Smartphones and Tablets as User Interfaces for Embedded

BYOD – Bring Your Own Display


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Today, BYOD—Bring Your Own Device—allows or even encourages corporate users to leverage personal mobile phones and tablets to gain remote access to company assets and enterprise apps.  BYOD is all the rage in both embedded and enterprise IT circles. Increasingly ubiquitous smartphones, tablets, Internet-enabled TVs and other “smart screens” are extending the BYO paradigm to domains beyond enterprise. In particular, if you find yourself designing almost any device with a user interface (UI), you can either embed an LCD screen directly in the device or let users BYOD—Bring Your Own Display.

This paradigm is not new. I advised developers/customers to embed HTTP servers in their products as far back as 1996, as a means to present a rich and reprogrammable UI in lieu of or together with dedicated display hardware. But 16 years ago, most devices deployed 16-bit CPUs running embedded OSs lacking TCP/IP or networking of any kind. By comparison, today’s embedded hardware boasts 32- or 64-bit silicon, deploys Ethernet or Wi-Fi, and runs Linux, Android or a full-function RTOS. And unlike device operators of a decade ago, today’s users don’t need a desktop PC to support a web UI. Instead, they carry around richly provisioned display-capable web clients—mobile handsets and tablets.

Another big difference in this brave new world of BYOD is that originally, HTML and Java device UIs often represented “second class” user experiences (UX) compared to native GPU-enabled ones (excepting “lumps on a line” (LoaL) devices like routers and access points). Conversely, today’s web-based UIs are where developers put their best feet forward, with device-local displays reduced to a bare minimum (e.g., the simple, elegant UI on the NEST thermostat itself vs. the fancy mobile NEST UI presented to iPhones and web browsers). This shift in emphasis is predicated by cost (browser pixels are cheaper than liquid crystals) and by the ability to present a superior UX using Flash, HTML5 and native apps purpose-built to run on remote mobile devices under Android or iOS (Figure 1).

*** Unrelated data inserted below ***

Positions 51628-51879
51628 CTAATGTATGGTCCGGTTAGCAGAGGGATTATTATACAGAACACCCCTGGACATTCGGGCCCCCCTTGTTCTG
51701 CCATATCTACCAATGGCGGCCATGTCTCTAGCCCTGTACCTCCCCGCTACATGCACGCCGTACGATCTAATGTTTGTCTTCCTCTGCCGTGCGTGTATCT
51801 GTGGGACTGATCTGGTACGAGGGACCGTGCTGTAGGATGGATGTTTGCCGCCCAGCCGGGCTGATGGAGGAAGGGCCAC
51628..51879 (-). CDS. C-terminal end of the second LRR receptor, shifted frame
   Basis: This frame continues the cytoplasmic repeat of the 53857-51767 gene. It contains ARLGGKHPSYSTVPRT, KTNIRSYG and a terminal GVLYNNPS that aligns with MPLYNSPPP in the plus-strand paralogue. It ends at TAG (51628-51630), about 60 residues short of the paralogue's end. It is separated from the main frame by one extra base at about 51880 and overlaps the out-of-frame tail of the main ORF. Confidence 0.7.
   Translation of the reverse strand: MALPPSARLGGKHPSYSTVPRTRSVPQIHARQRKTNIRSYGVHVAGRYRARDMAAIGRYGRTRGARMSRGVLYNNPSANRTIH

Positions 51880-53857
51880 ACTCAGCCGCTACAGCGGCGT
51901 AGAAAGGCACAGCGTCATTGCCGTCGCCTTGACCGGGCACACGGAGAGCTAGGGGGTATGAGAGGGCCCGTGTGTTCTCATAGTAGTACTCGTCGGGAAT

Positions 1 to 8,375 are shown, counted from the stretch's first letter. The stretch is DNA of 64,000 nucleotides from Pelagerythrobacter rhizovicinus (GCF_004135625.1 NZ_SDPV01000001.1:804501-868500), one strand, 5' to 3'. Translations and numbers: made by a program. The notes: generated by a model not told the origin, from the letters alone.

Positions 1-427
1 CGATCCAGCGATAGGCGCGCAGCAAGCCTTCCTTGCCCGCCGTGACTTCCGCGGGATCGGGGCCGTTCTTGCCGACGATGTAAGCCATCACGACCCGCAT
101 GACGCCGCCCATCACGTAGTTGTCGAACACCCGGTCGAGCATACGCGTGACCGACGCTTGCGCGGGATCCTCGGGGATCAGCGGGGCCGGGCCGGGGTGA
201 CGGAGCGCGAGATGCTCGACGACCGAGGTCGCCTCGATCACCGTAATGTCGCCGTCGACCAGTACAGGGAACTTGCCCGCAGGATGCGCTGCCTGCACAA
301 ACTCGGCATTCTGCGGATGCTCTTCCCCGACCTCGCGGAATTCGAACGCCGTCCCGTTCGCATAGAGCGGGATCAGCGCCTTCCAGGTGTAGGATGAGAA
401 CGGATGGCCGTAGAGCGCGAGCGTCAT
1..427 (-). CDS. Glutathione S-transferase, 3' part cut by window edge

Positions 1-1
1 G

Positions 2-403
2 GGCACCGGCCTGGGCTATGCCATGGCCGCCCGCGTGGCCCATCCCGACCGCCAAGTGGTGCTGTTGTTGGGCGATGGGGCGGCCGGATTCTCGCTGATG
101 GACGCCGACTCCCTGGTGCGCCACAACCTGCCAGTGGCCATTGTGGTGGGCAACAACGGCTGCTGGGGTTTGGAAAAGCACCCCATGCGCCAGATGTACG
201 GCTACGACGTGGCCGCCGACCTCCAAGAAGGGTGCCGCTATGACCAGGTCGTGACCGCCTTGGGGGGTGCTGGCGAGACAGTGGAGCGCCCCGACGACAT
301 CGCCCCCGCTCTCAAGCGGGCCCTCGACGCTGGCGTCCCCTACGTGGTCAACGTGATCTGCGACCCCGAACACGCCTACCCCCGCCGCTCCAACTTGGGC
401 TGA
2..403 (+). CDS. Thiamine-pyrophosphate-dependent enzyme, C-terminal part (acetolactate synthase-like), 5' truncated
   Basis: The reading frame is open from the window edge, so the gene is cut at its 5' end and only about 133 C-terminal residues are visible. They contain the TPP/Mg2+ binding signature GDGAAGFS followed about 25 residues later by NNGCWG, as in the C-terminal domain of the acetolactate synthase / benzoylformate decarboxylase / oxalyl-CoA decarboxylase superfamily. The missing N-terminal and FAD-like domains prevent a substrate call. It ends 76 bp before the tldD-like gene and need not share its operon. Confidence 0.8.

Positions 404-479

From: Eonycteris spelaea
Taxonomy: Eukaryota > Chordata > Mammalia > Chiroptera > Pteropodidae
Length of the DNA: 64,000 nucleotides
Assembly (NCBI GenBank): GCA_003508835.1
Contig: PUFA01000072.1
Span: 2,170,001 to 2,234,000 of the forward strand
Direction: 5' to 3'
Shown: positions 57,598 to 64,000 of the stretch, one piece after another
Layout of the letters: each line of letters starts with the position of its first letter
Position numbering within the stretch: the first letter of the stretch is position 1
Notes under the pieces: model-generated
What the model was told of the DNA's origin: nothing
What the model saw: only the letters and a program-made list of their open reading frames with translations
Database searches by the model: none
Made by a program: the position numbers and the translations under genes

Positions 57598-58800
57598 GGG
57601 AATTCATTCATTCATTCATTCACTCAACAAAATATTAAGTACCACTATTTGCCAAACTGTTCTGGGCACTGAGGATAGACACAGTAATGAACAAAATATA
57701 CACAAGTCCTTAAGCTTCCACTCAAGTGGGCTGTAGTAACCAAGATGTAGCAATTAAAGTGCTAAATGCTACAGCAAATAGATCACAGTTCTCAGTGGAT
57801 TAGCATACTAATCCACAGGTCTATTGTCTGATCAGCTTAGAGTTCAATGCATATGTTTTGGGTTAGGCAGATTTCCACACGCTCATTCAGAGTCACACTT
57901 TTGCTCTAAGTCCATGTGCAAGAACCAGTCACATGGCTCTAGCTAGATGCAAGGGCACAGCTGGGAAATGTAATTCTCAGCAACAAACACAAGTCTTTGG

Figure 1
Evolution from fixed/integrated display to BYO.

Deciding When to BYO Display

When embarking upon new design projects, device developers should think seriously about where to make their UI investments. Start by asking whether the device requires device-local intervention. Do common usage scenarios involve users working in close proximity (a kitchen appliance, an automotive/IVI dashboard, a high-speed milling machine)? If not, then the design is a strong candidate for BYO Display. Even if a device does require an integrated console, it can still benefit from a secondary remote UI for diagnostics, pre-programming, remote control, etc. And if the local intervention occurs only through a reset switch or a big red STOP button, all the more reason to remove the remaining UX to a remote device.

Another consideration is whether it will participate in a local area network (LAN).If the device is already provisioned with Ethernet or Wi-Fi, then it’s a trivial step to embed a web server (Apache, TinyHTTP, etc.) to enable BYO Display. Or is it going to connect to a WAN or the Cloud? Many locally networked devices also benefit from connection to points beyond the firewall. Examples include telemedicine systems, premises monitoring and automation systems, storage appliances and others. The entire class of M2M clients falls into this category as well.

Deciding whether to follow the BYO Display route or embed a local display requires considering a number of functional and financial factors. These considerations were driven home to me over the last year during specification of an in-home display (IHD) system for residential and commercial energy monitoring and premises control, from which I will draw arguments and examples.

Interface Latency and Locality of UI